How super-detailed drone mapping is changing farming forever

To stay profitable in an increasingly tough environment, farmers must use their land and other resources to their maximum potential. The amazingly detailed imagery captured by unmanned aerial vehicles can help achieve this. Lloyd Phillips visited Agri-Sense International to find out more.

How super-detailed drone mapping is changing farming forever
To maximise the accuracy of the maps it generates, Agri-Sense International uses stereo-photogrammetry techniques to take 14 photographs from different angles in the air of the same point on the ground.
Photo: Agri-Sense International
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In its six-year existence, Agri-Sense International, which is based in Hilton, KwaZulu-Natal, has used its unmanned aerial vehicles (UAVs) to digitally map more than 500 000ha in 13 countries.

This includes the world’s largest topographical survey ever undertaken by drones: 106 000ha in 106 flights over 28 days in Belize in Central America.

And in a more recent survey in Ghana, the company used two UAVs to map 36 000ha, a process that required 80 hours of flight time.

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Conducting surveys on this scale is impressive enough, but it is what the company does with the data that is perhaps more important.

Agri-Sense has two core functions, says managing director Russell Longhurst:

  • The use of UAVs to collect the data required to generate detailed digital terrain models
    for clients, especially for the further development of agricultural land;
  • Monitoring crop health and productivity using near-infrared (NIR) camera technology and then generating a normalised difference vegetation index (NDVI).

“Commercially available satellite imagery has its uses, but is often not as precise and detailed as imagery collected by UAVs flying only a few hundred metres above the ground,” explains Longhurst.

Better sensors
The company currently owns two Sky-Watch Cumulus C1 fixed-wing drones and five
multi-rotor DJI Phantom 4 Pro UAVs for its land surveying and crop monitoring operations.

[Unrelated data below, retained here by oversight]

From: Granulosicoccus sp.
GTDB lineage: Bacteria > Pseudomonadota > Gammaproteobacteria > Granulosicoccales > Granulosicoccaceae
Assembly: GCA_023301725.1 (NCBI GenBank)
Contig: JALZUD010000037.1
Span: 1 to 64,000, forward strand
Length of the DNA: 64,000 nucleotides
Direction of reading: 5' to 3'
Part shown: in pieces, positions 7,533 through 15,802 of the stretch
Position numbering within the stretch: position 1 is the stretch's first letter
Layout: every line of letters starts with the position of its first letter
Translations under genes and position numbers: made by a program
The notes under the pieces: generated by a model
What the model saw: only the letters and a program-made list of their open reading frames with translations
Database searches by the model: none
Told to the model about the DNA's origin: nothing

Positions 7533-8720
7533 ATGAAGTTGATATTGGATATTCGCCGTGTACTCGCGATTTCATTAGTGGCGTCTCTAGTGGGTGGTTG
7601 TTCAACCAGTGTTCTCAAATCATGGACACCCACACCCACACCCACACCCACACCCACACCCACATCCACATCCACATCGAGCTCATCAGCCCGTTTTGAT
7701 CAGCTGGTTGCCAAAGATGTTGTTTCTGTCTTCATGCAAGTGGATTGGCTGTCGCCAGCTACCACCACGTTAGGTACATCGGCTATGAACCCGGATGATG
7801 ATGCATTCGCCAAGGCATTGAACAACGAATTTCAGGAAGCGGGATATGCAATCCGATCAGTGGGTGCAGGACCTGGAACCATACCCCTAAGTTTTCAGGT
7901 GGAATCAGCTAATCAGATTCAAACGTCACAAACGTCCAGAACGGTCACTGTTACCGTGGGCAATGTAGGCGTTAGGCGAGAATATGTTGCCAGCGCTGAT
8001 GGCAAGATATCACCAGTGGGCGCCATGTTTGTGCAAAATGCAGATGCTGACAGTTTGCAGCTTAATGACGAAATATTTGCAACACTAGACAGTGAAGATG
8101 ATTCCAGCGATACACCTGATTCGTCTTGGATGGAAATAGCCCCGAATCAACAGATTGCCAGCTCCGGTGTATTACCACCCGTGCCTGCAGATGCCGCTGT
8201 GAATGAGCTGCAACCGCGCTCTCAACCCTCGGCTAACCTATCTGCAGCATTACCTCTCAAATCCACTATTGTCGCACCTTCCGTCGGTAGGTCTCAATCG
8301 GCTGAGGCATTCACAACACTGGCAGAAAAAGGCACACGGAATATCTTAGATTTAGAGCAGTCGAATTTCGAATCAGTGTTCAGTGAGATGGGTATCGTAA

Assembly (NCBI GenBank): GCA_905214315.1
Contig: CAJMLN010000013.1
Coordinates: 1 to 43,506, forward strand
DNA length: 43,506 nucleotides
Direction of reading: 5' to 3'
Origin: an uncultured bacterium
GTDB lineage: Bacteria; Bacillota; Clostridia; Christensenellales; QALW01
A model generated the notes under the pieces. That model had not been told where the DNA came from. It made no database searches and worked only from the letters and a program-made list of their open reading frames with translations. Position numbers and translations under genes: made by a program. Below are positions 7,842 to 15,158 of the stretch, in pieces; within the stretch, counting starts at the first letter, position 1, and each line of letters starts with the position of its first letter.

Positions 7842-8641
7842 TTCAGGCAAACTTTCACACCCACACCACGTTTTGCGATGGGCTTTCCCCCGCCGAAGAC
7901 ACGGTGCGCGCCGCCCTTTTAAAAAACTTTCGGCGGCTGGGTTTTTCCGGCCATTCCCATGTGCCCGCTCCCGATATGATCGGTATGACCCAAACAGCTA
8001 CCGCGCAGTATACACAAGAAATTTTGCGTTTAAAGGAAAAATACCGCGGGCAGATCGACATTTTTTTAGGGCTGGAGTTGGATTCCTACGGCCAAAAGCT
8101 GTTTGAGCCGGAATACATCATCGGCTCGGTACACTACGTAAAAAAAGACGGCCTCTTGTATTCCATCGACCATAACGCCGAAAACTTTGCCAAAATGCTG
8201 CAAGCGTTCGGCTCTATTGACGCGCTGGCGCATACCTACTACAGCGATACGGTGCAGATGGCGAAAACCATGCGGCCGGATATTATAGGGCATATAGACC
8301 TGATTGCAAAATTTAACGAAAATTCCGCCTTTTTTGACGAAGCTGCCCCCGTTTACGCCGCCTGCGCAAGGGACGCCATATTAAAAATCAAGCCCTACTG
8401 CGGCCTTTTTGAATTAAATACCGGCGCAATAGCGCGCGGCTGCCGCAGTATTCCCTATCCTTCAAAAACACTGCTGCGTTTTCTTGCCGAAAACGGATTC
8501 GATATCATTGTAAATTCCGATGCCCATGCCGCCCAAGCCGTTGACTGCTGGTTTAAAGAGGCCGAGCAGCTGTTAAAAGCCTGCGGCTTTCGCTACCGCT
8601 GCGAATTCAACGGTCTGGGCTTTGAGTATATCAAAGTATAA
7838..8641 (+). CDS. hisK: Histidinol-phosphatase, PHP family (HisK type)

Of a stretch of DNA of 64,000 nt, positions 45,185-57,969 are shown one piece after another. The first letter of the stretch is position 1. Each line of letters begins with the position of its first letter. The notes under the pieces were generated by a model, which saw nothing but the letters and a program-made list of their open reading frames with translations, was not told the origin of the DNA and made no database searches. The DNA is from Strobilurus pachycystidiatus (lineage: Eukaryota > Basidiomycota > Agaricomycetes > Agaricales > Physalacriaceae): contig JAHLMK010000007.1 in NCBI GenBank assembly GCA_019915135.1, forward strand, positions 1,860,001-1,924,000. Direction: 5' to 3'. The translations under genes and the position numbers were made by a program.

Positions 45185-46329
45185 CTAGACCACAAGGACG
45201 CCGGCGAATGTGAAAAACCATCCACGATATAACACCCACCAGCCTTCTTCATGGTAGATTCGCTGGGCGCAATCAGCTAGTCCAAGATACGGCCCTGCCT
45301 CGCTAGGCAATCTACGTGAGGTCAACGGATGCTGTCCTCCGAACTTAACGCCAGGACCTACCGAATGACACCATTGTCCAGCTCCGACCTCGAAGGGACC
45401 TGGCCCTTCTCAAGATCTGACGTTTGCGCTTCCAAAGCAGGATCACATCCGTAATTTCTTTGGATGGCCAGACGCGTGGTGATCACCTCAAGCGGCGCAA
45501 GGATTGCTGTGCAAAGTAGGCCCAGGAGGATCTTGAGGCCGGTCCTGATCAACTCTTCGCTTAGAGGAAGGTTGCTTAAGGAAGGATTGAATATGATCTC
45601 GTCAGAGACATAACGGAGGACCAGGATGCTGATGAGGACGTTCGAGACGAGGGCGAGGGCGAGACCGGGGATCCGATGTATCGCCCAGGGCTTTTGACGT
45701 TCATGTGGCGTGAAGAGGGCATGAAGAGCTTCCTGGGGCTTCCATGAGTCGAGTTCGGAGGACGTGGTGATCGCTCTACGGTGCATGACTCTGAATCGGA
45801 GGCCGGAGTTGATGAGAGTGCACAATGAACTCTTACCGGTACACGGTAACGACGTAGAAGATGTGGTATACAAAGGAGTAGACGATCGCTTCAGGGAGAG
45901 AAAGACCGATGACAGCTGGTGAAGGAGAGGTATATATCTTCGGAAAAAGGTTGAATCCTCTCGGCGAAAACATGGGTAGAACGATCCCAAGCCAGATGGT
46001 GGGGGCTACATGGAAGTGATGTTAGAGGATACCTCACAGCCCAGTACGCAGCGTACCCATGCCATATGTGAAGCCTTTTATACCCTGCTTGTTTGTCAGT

“The Sky-Watch Cumulus gives us far less blurring of the images captured and can also be equipped with better sensors,” says Longhurst.

The imagery captured by the UAVs is converted into 3D digital maps. These allow Agri-Sense’s clients to precisely calculate any of a wide variety of agricultural design needs.

For example, the data can help with the layout of farm roads and contours; the location and shape of croplands; matching agricultural production to terrain; the location and availability of water resources; the design and layout of irrigation systems; and siting farm buildings and other infrastructure.

In short, it can provide a full agricultural land-use plan.

In addition, as noted, UAV-mounted NIR cameras can generate data essential for monitoring crop health, thereby allowing a farmer to tackle a problem before it spreads across the entire farm.

One of the advantages of an NIR-capable UAV is that it can cover an entire cropland, including areas that farmers and farmworkers cannot see from ground level. In this way, the sites of potential problems can be recorded precisely.

Getting started
Mike Cohen, a geographic information system and photogrammetry specialist at Agri-Sense, says the process of planning and getting UAVs ready for survey work is elaborate and time-consuming. (Simply put, photogrammetry is the science of making measurements from photographs.)

To maximise the quality of the imagery to be generated, the Agri-Sense team must first digitally mark ground control points (GCPs), which can number in the hundreds depending on area size.

Using global positioning system technology, the team also designates a virtual border or ‘geofence’ around the area, which ensures that the UAV flies only within these limits. The cameras on the drones are capable of taking images of 1cm- to 10cm-pixel resolution from an altitude of up to 360m.

“To make the 3D digital maps even more accurate, we use stereophotogrammetry techniques that take 14 images from different angles of a single point on the ground,” says Cohen.

“In an area of 10 000ha, we’ll take about 8 000 images that our software will take three to five days of processing to stitch together to generate a detailed digital topographical map.”